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Thursday, January 5, 2012

Bird, written by Zetta Elliott and illustrated by Shadra Strickland. Lee & Low Books, 2008. $21.95 ages 8 and up

``I didn`t know how to fix Marcus, so I left my drawing on the floor and went back to my room. The only people I ever saw shaking and sweating like that were the crazy people in the park. Mama called them addicts. Grandad  called them junkies. Papa said to stay away from them `cause people like that would do just about anything to get more drugs.``

So much has changed for Mehkai and his family. He is called Bird because he reminded his family of one when he was a baby. Now, he spends his time drawing them. It is his brother Marcus who helped Bird learn to draw.  His grandfather died last year and Marcus is sick. It is Uncle Son, an old friend of his beloved Grandad who consoles him and helps him deal with his aching heart.

The drawing also helps:

"That's what I like about drawing -
you can fix stuff that's messed up
just by using your imagination
or rubbing your eraser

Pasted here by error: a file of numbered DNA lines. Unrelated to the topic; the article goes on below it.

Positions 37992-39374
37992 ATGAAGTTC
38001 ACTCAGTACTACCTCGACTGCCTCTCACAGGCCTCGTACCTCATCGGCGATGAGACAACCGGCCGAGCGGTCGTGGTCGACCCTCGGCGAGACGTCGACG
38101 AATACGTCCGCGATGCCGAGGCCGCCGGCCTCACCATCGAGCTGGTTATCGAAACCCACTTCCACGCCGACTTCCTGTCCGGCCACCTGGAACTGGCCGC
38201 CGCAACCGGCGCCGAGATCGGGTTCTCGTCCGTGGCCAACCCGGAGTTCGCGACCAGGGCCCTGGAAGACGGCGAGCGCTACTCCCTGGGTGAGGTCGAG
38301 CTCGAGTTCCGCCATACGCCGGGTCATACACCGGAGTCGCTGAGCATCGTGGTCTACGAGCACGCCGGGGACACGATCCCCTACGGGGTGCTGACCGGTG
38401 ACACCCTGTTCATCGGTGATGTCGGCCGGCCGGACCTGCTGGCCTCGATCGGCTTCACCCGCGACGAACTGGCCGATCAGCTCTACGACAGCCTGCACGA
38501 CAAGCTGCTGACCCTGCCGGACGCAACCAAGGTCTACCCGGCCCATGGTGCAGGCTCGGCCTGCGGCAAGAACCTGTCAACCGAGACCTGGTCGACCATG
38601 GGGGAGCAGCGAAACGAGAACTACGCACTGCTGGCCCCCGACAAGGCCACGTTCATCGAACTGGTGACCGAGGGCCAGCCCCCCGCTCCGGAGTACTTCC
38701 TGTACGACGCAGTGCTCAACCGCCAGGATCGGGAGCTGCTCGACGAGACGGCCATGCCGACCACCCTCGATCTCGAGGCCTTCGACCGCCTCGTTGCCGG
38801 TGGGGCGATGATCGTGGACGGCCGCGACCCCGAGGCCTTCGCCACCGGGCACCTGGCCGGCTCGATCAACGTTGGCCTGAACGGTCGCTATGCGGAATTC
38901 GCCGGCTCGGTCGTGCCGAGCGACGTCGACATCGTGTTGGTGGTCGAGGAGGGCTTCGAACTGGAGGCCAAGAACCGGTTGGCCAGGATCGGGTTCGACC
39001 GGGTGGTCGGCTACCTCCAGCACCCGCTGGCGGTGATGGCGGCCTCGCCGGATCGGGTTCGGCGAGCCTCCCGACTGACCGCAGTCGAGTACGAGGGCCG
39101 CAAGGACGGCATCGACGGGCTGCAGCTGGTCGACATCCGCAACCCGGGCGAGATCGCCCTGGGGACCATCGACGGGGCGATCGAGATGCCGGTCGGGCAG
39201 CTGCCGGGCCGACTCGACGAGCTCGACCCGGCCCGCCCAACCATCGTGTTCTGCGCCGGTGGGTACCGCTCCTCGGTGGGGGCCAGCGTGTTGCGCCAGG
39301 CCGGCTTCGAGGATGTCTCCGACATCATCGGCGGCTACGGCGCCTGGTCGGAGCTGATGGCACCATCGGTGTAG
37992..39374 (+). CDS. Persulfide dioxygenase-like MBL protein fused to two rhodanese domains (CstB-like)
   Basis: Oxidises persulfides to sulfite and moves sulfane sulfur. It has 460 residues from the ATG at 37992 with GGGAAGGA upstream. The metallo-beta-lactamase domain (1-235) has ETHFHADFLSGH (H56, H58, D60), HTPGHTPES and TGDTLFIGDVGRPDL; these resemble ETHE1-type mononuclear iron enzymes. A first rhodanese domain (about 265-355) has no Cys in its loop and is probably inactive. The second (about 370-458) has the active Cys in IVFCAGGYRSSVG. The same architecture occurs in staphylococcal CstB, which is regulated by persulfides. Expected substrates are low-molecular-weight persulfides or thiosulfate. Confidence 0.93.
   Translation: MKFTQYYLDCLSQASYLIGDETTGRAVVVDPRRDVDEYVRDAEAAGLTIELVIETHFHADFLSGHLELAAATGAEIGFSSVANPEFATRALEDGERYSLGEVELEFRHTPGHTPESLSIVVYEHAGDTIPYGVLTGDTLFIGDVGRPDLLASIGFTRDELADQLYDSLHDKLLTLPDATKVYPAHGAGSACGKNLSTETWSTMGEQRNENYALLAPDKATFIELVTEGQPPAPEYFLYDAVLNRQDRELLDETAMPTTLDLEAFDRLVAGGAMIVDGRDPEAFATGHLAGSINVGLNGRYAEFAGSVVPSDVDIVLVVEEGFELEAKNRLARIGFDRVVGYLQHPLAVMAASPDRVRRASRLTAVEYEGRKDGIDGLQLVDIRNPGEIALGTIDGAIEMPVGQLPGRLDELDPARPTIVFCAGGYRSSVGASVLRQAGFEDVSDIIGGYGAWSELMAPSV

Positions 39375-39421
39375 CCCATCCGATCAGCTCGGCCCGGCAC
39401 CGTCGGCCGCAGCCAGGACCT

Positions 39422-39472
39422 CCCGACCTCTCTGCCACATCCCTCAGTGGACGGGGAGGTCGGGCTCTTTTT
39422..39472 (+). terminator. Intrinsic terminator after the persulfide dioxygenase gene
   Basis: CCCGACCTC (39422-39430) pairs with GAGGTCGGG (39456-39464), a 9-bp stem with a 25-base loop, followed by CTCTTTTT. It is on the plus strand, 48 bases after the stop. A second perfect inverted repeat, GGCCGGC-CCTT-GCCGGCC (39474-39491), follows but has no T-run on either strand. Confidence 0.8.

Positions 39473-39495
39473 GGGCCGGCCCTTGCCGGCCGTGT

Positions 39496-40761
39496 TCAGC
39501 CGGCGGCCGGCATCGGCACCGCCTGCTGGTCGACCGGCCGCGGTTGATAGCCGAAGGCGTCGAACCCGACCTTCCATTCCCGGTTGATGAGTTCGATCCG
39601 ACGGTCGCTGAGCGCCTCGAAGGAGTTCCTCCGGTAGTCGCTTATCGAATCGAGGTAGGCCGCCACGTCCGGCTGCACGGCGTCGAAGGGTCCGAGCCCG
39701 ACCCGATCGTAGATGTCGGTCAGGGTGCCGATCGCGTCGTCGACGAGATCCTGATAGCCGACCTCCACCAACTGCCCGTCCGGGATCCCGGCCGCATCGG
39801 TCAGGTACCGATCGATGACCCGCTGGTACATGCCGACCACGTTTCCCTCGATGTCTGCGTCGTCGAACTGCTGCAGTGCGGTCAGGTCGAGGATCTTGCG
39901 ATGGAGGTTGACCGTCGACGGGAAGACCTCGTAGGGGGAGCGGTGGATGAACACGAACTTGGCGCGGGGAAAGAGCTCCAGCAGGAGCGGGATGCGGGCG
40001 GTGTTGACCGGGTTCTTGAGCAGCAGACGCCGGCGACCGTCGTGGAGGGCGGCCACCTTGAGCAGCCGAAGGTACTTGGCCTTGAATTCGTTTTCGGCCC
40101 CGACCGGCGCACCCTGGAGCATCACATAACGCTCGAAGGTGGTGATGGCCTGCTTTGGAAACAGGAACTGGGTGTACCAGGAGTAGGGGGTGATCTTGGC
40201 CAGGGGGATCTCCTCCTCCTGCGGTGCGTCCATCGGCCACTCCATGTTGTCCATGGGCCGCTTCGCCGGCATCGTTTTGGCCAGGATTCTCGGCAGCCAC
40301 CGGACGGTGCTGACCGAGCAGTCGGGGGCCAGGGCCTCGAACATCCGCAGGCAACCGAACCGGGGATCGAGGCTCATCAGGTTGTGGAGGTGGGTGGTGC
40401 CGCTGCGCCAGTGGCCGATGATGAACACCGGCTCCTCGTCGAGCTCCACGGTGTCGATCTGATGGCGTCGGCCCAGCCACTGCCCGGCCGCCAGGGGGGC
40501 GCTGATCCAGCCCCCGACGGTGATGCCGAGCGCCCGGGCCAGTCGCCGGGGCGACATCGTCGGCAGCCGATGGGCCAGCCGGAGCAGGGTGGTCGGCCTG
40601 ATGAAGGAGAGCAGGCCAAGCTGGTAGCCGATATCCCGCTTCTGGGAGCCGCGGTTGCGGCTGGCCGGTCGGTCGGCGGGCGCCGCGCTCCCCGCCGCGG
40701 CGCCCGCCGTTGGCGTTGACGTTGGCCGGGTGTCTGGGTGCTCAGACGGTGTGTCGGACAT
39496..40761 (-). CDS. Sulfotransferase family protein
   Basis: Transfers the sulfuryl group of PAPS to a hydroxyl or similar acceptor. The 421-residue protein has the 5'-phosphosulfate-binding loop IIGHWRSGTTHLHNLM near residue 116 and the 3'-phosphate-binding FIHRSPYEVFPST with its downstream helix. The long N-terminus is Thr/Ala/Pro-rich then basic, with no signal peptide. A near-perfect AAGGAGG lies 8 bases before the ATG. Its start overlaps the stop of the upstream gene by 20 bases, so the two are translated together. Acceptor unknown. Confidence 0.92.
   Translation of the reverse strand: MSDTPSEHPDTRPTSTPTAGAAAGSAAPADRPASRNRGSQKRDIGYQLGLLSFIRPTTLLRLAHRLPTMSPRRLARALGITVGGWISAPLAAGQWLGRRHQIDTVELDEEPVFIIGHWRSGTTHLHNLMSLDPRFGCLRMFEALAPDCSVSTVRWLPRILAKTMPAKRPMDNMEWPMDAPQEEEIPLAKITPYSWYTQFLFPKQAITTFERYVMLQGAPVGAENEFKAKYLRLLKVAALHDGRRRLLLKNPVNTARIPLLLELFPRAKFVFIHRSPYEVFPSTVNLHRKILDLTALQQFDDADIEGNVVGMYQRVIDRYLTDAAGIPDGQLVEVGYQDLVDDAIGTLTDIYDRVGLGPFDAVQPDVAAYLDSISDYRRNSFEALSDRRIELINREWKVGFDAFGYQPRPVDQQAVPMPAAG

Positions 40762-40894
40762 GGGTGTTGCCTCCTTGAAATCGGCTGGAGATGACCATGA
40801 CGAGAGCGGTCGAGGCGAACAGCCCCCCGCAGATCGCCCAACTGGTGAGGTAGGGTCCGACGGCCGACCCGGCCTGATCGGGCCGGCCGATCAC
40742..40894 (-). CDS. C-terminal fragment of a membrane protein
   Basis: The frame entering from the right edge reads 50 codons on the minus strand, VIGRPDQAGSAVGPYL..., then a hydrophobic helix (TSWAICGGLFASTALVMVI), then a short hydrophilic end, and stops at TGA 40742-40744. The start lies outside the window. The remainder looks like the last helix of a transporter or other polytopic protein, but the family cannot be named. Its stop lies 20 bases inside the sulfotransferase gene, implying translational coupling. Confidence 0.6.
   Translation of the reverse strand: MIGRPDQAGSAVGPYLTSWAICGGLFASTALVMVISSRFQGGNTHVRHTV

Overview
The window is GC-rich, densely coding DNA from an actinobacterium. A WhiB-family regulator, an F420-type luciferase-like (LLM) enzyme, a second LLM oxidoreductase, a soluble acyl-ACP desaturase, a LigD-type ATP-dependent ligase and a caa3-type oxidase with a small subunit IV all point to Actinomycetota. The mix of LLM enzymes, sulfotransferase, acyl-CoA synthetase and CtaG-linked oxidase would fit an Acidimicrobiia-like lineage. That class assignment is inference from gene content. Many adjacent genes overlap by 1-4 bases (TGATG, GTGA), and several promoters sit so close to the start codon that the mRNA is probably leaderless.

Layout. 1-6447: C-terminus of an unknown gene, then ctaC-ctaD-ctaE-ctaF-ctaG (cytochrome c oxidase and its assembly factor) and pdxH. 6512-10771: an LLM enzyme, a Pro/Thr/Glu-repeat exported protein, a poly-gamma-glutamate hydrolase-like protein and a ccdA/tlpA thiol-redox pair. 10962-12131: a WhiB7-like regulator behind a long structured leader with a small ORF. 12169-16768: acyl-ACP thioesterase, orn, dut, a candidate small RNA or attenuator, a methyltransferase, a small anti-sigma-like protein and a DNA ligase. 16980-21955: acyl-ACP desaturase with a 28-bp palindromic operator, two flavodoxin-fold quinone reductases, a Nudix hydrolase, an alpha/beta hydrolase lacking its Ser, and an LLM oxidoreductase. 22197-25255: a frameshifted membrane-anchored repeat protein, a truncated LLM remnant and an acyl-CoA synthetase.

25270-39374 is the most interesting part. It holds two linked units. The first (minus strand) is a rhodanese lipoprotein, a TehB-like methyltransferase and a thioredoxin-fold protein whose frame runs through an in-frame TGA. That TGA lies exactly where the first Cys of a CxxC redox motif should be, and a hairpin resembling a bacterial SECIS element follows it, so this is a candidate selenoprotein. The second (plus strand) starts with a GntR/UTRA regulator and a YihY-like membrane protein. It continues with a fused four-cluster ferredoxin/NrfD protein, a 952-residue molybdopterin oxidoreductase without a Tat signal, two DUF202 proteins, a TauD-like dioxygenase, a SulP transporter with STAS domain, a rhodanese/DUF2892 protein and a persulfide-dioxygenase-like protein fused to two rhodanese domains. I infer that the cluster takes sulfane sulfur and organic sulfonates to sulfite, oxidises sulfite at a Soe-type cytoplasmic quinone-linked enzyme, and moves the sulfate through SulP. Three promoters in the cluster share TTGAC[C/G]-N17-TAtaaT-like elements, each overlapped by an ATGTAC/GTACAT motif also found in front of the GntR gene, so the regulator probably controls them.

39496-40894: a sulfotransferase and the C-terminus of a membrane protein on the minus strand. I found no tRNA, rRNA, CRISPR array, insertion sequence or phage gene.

over the page."

 There is safety and security in doing what he does well; and, it connects him to Marcus. He does much learning about the world he lives in, and the people who make a difference in his life. Grandad was his rock, and now Uncle Son fills the same role, visiting weekly and taking Bird to the park:

"I like talking to Uncle Son
'cause he treats me like I'm grown,
not like I'm some little kid
who can't understand anything."

He begins to realize what is happening to his older brother and that he can do little to change the choices that Marcus makes. He loves him just the same, and misses him when he is gone. With the help of Uncle Son, his parents and his love for drawing, Bird is making his way in the world, wiser, stronger and ready to soar like the birds he so admires.

Of her book, Zetta Elliott says:

" We teach children to “just say no,” but we don’t always give them the tools they need to understand addiction. I felt a picture book could promote discussion between children and adults. I definitely see parents reading this book with a lot of conversation—it’s okay to stop reading and start talking! Give the child an opportunity to ask questions or express emotions. When we demystify things such as drug addiction, we empower children to make better choices."

Shadra Strickland brings Bird's world to us in her drawings of his urban environs. She infuses the pages with light and is attentive to detail that give readers an authentic feel for the joy and pain that Bird and his family experience. The birds soar, the trees sway, the pond provides refuge for Uncle Son and Bird as they discuss the worries and the wonders of their world.

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